After the collapse of Saddam Hussein’s Ba’ath party, the Islamic Republic’s political and security officials’ expectations from the IKR’s leaders doubled, but contrary to the expectations of these officials in recent years, northern Iraq has become the field of the PKK terrorist group and its Iranian branch. PJAK and the organization of military, political and media actions against Iran, especially through the Tishk satellite TV Channel affiliated with the Democratic Party and Komala [7]

In an interview with the Turkish Independent Magazine in 2000, Massoud Barzani admitted: In Turkey, many Kurdish parties and organizations fled abroad due to the 1980 military coup. At that time, the PKK also took refuge in the Kurdistan Region, and we helped them a lot and considered them as our brothers. [8] Both the territory and the occasional (but obvious) support of the Kurdistan Regional Government to the PKK allowed them to organize and launch effective operations against Turkey and its opponents. At times, the IKR also took a critical approach to the reciprocal response of the victim governments (Iran and Turkey). Even now, just to maintain their appearance, they are criticizing the Turkish occupation of the region and its attacks under the pretext of fighting the PKK.

Reactions by neighboring governments to IKR’s silence: Developments in the Kurdistan Region, as a variable influencing Iran’s national security considerations, have led to policies and reciprocal responses by Tehran. Tehran’s response ranges from security cooperation with the Iraqi government, the IKR and the Turkish government to the organization and implementation of some military and intelligence operations, especially against the PJAK. Iran has always compromised with the Kurdistan Region on the issue of terrorists. And Tehran officials have repeatedly reprimanded Kurdistan Region officials; But in the end, if they did not see a positive step from there, they would, through their military forces, take defensive measures against the terrorist acts of PJAK and other armed groups.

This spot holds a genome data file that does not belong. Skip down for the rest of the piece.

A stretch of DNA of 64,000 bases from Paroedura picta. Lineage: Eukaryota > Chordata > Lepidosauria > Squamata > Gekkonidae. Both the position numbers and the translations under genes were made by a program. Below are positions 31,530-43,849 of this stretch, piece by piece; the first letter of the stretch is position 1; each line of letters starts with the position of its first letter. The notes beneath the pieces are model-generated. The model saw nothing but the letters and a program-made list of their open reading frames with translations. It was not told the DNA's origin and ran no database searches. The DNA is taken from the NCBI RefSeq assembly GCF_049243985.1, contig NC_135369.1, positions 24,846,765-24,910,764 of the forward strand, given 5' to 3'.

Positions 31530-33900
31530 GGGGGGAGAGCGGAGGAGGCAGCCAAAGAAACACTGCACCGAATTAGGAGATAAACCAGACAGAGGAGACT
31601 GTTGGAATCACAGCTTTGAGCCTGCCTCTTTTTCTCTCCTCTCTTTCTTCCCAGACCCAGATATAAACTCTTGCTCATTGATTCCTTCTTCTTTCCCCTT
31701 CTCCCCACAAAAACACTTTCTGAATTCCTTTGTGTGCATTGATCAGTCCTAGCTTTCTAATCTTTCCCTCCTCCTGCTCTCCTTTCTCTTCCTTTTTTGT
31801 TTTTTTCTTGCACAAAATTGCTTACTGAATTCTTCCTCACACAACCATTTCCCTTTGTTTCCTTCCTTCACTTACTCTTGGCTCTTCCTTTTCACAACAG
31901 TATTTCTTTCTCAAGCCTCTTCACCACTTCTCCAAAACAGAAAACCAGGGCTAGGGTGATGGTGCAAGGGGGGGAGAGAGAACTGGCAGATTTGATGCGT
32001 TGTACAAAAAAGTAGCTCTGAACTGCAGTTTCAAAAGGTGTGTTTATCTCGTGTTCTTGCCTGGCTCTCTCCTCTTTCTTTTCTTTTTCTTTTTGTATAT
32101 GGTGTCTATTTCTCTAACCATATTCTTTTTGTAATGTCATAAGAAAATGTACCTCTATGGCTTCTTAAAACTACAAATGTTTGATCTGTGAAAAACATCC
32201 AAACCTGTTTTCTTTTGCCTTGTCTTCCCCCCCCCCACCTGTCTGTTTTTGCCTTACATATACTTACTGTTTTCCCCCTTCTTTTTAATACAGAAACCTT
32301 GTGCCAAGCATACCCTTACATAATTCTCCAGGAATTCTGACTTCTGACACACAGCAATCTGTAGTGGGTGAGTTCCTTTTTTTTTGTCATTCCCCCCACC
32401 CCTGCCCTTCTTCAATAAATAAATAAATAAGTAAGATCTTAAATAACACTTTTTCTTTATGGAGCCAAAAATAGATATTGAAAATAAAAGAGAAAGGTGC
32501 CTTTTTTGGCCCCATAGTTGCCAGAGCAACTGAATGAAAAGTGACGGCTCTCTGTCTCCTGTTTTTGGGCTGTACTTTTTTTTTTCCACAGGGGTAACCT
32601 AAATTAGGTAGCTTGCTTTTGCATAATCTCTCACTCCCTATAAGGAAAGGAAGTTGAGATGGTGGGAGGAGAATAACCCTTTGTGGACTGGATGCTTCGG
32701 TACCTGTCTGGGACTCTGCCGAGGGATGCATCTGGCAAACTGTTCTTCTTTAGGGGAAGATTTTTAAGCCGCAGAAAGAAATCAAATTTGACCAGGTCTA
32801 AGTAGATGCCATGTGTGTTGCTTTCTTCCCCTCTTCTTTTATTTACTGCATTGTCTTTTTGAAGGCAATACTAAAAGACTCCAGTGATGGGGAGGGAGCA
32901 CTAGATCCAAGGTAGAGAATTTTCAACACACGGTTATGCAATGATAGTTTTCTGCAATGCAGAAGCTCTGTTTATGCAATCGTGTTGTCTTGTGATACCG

The approach of Turkey and Iran towards the IKR: On the other hand, it should be noted that there has always been a big difference between Iran and Turkey in their view of the Kurds. In other words, unlike Turkey, which considers the Kurds to be a largely rebellious and uncontrollable minority, Iran has always considered the Kurds to be one of its historical and influential ethnics. In fact, if Turkey sees the Kurds as an ethnic, Iran considers the Kurds are part of the Iranian nation. [9]

During the 1990s, Turkey carried out numerous large-scale aggressions against the Kurdistan Region. Turkish attacks on the Kurdistan Region until 2007 included a total of 12 major operations and an unspecified number of operations at lower levels. [10] Underthe pretext of war against the PKK, Turkey has officially established military bases in the region.

Turkey did not limit its presence in Iraqi Kurdistan to mere political meetings, but more importantly to its military presence in northern Iraq, which has taken an institutionalized form with the Turkish army’s frequent and regular raids and raids on those areas, which usually took place twice a year. Although the Islamic Republic opposes the secession of the Kurdistan Region and emphasizes the preservation of Iraq’s territorial integrity, Iran’s policies in Iraq over the past decade and Tehran’s arms aid to Erbil at a time when the IKR was under the ISIL attack are the basis of the increased Iranian convergence with Iraqi Kurdistan [11]